To overcome your tendency to rush, a bit of mindfulness can work wonders. Train yourself to recognize the moments when you’re rushing, and give yourself mental reminders to slow down. Try using a timer the next time you’re working on something that requires attention to detail. (The one on your phone will work just fine.) Set an alarm to go off every 5 or 10 minutes. When that happens, take a break, step back from your work, maybe stretch or go for a walk. When you return to the computer, put yourself into “details” mode. Instead of pushing forward with the project, take a few minutes to review the work you’ve just completed.
Eventually, you will hopefully be able to slow down and revise your work without a timer.
2. Be realistic about deadlines
We’ve established that being detail-oriented means you need to slow down, which leads us to the next skill: Setting appropriate deadlines.
If a certain set of tasks requires attention to detail, then you will need to build more time into your schedule to accomplish that task, no matter what it is. Being able to measure your time and anticipate when you will likely be done will make life much easier.
This applies to both your personal and professional life. For example, let’s say you’re moving out of your apartment, and you need to clean it top-to-bottom in order to get back your security deposit. If you leave cleaning to the last minute, you might be able to do the big stuff like sweeping and cleaning the toilet. But you still could lose some of your deposit if you forget to take out the trash or dust the ceiling fans.
At work, setting appropriate deadlines may mean you need to be firm with your managers and colleagues. If someone is expecting you to pay close attention to details, but they set an unrealistic deadline, it’s important to politely explain why you either need more time, or won’t be able to do as much of the detail work.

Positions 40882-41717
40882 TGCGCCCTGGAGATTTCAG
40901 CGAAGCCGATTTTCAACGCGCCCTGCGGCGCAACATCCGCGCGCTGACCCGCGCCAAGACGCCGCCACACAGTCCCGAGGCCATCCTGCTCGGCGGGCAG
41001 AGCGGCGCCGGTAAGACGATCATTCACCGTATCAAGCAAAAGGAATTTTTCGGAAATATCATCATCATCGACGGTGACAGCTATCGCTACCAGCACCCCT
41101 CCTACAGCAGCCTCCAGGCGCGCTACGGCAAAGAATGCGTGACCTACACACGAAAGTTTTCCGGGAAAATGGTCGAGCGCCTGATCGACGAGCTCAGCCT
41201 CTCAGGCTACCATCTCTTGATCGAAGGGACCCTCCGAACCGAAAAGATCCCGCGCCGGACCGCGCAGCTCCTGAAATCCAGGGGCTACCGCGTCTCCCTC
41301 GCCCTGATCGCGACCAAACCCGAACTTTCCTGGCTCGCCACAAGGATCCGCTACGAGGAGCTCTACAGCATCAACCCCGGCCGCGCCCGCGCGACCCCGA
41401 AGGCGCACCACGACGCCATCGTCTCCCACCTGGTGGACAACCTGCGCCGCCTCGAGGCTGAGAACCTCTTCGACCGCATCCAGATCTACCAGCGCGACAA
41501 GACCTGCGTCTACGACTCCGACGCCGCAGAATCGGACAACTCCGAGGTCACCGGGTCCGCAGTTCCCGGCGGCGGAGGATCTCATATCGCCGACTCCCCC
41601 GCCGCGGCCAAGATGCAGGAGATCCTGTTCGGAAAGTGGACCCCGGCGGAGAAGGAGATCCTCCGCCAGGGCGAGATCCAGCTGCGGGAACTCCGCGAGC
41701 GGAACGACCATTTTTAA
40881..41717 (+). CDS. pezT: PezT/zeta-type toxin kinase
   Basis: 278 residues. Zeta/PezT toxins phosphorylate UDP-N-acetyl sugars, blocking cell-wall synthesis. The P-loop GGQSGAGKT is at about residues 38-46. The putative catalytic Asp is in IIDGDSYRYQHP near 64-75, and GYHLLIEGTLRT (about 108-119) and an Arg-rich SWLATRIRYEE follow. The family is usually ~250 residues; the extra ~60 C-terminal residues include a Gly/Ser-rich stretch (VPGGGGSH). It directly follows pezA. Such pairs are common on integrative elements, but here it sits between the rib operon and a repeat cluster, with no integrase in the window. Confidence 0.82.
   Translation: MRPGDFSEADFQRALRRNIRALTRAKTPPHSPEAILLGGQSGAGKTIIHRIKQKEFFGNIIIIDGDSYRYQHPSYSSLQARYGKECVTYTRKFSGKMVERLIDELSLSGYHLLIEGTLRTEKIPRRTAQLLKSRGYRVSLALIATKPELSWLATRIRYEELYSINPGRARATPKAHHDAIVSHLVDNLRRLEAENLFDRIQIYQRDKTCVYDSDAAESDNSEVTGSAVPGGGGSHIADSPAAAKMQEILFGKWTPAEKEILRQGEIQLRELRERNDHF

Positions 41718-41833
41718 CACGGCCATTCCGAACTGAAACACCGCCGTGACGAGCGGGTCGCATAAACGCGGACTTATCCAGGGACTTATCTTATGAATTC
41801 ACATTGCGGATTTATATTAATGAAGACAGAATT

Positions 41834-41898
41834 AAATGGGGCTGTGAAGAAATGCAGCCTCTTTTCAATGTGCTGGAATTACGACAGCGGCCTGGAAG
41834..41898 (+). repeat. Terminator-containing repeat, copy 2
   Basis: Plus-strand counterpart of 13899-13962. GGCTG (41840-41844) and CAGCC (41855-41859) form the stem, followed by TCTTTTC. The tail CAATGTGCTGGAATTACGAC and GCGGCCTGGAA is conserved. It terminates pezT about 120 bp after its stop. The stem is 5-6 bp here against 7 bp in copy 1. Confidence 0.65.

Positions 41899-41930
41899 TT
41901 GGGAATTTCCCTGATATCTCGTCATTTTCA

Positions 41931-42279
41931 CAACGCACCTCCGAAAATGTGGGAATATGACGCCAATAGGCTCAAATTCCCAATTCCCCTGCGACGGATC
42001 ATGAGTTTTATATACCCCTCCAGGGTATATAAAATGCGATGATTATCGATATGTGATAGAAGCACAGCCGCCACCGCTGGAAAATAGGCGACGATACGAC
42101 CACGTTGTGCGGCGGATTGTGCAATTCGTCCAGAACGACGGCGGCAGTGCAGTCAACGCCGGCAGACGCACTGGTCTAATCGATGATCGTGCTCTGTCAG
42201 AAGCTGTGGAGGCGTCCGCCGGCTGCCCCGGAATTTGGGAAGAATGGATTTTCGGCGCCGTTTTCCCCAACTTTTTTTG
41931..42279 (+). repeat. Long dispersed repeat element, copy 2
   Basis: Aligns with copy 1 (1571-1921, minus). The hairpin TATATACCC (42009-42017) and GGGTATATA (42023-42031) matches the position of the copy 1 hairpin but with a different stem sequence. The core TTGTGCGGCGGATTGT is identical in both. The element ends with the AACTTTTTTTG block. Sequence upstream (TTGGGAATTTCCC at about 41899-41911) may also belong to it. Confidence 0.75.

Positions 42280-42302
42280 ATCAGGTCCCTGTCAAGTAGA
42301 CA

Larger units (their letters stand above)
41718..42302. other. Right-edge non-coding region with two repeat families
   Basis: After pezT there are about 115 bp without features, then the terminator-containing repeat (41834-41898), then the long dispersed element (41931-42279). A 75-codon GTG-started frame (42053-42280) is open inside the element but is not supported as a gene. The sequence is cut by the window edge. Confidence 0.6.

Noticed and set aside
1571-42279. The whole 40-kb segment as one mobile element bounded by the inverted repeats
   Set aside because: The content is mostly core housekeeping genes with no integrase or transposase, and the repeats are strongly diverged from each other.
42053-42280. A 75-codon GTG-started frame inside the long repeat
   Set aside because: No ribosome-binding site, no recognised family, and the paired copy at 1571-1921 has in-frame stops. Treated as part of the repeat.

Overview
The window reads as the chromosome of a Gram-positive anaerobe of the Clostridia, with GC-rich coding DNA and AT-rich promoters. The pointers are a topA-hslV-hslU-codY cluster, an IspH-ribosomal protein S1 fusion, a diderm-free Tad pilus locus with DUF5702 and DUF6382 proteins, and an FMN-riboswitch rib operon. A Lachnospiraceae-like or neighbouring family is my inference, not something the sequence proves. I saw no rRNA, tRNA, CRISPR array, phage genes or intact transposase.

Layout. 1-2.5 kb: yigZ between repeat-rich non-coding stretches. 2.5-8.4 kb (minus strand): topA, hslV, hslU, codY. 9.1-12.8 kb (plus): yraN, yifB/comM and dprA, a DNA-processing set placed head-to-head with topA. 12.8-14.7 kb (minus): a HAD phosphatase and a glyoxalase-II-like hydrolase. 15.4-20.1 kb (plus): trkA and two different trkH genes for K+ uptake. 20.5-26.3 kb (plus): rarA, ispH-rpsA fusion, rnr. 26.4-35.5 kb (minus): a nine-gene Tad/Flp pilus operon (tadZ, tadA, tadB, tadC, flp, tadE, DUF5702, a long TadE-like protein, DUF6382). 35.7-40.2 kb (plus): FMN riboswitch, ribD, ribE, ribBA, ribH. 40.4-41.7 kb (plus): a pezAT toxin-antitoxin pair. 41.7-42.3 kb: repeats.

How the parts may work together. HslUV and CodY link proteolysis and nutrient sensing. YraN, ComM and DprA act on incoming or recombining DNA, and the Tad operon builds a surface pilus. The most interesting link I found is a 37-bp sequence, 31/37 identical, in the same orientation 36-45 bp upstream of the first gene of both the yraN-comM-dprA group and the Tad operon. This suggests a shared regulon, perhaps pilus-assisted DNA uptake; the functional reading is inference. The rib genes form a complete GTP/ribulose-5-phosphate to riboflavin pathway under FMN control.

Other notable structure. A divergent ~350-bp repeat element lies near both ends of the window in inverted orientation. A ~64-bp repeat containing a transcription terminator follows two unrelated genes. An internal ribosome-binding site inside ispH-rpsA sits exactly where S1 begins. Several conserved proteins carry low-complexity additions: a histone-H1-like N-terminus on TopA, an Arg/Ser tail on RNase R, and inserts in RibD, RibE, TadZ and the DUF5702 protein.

For example, you might say, “I’m happy to meet that deadline, but I won’t be able to do the usual amount of research. If you give me another day to get it done, I can go deeper with my research before I turn it in.”
Either way, you’ve either managed expectations or given yourself extra time so you don’t have to rush.
3. Create a focused space by minimizing distractions
Some people wear their ability to multitask like a badge of honor. And it can come in handy, but it also may be impeding your ability to focus on the details. Distractions pull you out of a focused mindset, and there’s little more distracting than the group texts buzzing your phone or endlessly scrolling through TikTok.
It’s cliche to say you need to put your phone away when working—for a lot of people, your phone is part of your job. But you can still minimize distractions by closing out any unnecessary apps or putting blocks on certain websites until you’ve finished a task.
Digital distractions also play a part in our social lives. A 2013 study found that having a phone nearby—even if it’s face-down or off—can impact social relationships and closeness. This shouldn’t be surprising. Think of the last time you were trying to talk to a friend, and they looked at their phone. You can feel their attentiondrift away.
There are lots of focus apps out there that can help you keep distractions at bay. My personal favorite is Forest, which lets you plant a virtual tree, which grows as long as you don’t close the app (and open up something more distracting).
Beyond digital distractions, there are other things that can ruin your focus and cause you to miss details. The first step to minimizing these distractions is to acknowledge them—the next time you feel yourself getting distracted, pause and examine what is pulling your attention away. Then you can make a plan for eliminating that distraction. This may be as simple as finding a quiet place to study, putting on some background music, or hanging a “do-not-disturb” sign on your door when you’re trying to focus.
Even tidying up your personal space can help you be more detail oriented. A cluttered desk makes it a lot easier to lose track of that important note you wanted to remember.
4. Learn how to ask questions